The reason why the US has turned against the Islamic State is that all other Syrian militant outfits only have local ambitions that are limited to fighting the Assad regime in Syria, while the Islamic State has established a global network of transnational terrorists that includes hundreds of Western citizens who have become a national security risk to the Western countries.
More to the point, since the beginning of the Syrian civil war in August 2011 to June 2014 when the Islamic State overran Mosul and Anbar in Iraq, an informal pact existed between the Western powers, their regional allies and the Sunni militants of the Middle East against the Shi’a Iranian axis comprised of Iran, Iraq, Syria and Iran’s Lebanon-based proxy, Hezbollah. In accordance with the pact, Sunni militants were trained and armed in the training camps located in the border regions of Turkey and Jordan to battle the Shi’a-dominated Syrian government.
This arrangement of an informal pact between the Western powers and the Sunni jihadists of the Middle East against the Shi’a Iranian axis worked well up to August 2014 when the Obama Administration made a volte-face on its previous regime change policy in Syria and began conducting air strikes against one group of Sunni militants battling the Syrian government, the Islamic State, after the latter overstepped its mandate in Syria and overran Mosul and Anbar in Iraq, from where, the US troops had withdrawn only a couple of years ago in December 2011.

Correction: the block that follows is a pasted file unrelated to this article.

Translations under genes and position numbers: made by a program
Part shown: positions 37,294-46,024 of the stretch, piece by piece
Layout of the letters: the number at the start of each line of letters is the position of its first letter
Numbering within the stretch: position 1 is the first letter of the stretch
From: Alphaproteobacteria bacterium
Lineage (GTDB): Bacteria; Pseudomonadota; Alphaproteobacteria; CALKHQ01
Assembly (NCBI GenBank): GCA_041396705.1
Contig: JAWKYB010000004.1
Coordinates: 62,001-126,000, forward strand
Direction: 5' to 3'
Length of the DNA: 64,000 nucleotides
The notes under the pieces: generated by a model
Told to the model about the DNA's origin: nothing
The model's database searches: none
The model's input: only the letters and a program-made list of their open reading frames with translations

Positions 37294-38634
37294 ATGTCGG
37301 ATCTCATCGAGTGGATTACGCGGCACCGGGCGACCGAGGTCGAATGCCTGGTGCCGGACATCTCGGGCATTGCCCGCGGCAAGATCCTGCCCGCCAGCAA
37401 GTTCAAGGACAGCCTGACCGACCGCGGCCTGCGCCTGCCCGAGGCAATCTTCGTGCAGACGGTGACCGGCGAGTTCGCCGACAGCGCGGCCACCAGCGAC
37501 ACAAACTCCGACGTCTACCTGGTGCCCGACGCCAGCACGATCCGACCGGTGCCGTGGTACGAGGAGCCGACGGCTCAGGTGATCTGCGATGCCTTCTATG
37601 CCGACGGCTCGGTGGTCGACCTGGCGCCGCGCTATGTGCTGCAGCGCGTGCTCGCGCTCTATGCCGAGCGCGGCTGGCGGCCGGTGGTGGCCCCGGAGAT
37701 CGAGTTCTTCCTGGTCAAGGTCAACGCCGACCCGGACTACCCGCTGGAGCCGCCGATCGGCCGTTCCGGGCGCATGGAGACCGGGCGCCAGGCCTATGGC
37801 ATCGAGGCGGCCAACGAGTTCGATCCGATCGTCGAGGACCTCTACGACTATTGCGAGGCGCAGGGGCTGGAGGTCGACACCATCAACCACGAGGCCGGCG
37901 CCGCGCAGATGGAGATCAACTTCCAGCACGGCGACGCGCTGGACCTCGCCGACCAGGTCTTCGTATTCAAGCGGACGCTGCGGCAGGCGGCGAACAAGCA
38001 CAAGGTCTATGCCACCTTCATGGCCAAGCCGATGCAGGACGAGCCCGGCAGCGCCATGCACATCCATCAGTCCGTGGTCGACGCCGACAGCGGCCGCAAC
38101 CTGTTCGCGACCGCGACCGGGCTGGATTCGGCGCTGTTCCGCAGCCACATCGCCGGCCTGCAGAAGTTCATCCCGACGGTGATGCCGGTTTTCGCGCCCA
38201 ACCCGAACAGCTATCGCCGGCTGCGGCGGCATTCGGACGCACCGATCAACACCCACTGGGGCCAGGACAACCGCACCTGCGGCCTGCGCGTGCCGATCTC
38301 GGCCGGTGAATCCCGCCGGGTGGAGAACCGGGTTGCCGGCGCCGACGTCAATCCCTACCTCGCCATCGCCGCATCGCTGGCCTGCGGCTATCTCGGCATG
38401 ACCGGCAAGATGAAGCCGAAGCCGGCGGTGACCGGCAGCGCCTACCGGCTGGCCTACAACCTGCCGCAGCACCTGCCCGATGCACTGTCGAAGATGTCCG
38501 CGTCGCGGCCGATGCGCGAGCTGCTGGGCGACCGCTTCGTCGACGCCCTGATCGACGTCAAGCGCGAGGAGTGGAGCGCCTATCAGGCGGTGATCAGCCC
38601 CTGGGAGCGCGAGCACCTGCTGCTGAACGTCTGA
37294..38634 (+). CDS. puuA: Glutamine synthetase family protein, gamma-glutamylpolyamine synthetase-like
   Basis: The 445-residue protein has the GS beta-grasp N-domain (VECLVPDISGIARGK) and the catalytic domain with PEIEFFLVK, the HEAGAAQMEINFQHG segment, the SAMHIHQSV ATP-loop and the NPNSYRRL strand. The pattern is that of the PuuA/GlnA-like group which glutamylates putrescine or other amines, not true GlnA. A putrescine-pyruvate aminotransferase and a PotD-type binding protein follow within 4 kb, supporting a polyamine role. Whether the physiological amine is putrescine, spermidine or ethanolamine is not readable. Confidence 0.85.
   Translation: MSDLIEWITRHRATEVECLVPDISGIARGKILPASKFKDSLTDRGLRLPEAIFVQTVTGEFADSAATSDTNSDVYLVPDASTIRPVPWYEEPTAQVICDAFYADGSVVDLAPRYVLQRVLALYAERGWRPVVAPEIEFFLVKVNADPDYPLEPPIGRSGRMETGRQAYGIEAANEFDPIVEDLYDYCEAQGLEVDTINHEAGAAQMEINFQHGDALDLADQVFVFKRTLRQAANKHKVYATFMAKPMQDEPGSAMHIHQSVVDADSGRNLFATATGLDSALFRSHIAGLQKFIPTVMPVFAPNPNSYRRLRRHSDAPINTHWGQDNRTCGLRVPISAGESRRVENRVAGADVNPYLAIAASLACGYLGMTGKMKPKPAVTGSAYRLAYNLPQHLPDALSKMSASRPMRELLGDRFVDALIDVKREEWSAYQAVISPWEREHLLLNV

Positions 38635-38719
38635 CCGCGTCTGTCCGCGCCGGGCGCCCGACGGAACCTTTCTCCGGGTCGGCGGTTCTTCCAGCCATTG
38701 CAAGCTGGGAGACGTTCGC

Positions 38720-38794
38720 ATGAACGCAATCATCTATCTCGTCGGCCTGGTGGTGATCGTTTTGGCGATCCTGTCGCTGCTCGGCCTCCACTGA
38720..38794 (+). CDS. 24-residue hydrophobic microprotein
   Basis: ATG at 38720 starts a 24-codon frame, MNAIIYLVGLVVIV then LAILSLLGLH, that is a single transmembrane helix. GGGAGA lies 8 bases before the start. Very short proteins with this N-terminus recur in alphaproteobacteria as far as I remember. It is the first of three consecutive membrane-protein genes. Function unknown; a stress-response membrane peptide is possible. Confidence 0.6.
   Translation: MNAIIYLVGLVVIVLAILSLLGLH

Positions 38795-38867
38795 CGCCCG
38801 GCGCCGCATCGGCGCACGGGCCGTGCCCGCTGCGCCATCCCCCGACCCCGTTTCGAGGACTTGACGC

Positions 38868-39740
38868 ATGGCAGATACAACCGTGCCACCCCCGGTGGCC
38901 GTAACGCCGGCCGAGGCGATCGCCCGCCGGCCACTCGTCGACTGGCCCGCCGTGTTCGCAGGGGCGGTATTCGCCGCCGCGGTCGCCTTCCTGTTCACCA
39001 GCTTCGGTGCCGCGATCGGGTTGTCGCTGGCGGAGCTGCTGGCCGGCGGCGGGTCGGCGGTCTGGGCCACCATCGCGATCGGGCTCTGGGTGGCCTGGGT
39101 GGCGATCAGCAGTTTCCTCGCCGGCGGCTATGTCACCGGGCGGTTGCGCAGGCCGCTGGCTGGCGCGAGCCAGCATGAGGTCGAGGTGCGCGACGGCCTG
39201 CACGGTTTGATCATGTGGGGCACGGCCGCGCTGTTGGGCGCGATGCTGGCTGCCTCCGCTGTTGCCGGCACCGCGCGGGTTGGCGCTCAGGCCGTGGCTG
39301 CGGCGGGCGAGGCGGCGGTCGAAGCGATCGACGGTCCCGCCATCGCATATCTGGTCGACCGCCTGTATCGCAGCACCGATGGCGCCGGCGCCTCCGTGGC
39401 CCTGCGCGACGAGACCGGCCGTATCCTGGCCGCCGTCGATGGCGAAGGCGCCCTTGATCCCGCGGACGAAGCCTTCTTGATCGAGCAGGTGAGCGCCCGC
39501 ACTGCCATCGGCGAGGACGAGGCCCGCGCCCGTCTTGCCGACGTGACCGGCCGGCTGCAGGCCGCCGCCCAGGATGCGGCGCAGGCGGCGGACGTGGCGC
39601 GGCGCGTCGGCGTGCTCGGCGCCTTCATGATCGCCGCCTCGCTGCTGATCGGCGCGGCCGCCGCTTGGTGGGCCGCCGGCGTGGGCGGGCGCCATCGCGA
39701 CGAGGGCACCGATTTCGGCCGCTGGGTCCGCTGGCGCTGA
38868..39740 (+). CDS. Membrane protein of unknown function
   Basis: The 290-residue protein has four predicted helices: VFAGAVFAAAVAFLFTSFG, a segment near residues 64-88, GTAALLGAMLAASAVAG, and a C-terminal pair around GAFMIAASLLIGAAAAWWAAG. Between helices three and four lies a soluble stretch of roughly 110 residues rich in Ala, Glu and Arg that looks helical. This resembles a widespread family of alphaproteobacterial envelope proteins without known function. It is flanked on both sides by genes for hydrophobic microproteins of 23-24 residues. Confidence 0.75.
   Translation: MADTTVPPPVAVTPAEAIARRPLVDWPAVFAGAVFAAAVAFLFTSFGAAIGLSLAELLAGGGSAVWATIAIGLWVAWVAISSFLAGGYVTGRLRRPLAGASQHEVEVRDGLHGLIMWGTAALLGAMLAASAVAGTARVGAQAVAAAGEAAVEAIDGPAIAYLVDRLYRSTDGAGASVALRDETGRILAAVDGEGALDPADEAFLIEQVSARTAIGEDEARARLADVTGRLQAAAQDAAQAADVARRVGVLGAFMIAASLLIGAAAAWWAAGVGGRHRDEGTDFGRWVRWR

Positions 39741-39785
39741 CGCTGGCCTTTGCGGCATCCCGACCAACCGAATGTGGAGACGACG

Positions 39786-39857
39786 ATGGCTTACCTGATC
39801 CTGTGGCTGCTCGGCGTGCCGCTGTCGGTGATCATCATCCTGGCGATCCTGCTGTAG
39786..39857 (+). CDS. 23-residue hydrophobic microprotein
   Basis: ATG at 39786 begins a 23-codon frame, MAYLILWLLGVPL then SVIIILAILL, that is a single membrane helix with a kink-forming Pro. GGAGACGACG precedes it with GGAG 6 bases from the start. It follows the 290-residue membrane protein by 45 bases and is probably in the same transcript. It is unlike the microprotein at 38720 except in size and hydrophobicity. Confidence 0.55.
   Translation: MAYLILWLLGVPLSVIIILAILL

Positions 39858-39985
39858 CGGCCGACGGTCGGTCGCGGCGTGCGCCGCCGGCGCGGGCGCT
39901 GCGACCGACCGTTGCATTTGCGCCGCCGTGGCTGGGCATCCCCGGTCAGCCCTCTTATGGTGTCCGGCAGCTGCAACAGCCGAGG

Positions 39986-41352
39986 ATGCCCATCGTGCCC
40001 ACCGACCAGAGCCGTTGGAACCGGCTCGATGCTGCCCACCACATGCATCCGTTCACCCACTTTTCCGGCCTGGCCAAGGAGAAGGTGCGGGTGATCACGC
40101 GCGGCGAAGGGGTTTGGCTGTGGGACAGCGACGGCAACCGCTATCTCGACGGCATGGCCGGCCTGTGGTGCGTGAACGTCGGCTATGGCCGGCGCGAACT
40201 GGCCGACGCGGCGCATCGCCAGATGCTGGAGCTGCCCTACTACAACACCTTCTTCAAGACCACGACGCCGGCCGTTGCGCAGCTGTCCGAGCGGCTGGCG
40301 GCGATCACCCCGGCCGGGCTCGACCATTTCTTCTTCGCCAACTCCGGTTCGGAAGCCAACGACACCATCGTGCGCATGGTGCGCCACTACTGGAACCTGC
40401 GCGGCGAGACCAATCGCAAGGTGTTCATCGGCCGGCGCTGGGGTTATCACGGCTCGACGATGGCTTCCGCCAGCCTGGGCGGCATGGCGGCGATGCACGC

After this reversal of policy in Syria by the Western powers and the subsequent Russian military intervention on the side of the Syrian government in September 2015, the momentum of Sunni militants’ expansion in Syria and Iraq has stalled, and they now feel that their Western patrons have committed a treachery against the Sunni jihadists’ cause, that’s why they are infuriated and once again up in arms to exact revenge for this betrayal.
If we look at the chain of events, the timing of the recent spate of terror attacks against the European targets has been critical: the Islamic State overran Mosul in June 2014, the Obama Administration began conducting air strikes against the Islamic State’s targets in Iraq and Syria in August 2014, and after a lull of almost a decade since the Madrid and London bombings in 2004 and 2005, respectively, the first such incident of terrorism took place on the Western soil at the offices of Charlie Hebdo in January 2015, and then the Islamic State carried out the audacious November 2015 Paris attacks and the March 2016 Brussels bombings, and this year, three horrific terror attacks have taken place in the United Kingdom within a span of less than three months.